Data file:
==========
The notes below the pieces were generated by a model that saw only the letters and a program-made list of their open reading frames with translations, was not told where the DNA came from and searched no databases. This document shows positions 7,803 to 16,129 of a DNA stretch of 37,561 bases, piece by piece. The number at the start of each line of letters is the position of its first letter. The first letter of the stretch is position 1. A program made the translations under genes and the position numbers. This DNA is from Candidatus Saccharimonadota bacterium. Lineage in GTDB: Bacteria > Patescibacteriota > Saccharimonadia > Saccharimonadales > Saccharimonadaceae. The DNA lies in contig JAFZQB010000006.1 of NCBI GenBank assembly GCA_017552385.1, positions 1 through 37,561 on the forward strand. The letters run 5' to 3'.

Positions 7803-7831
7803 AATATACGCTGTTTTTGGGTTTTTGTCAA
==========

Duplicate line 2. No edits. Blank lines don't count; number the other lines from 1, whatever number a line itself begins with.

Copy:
Positions 7803-7831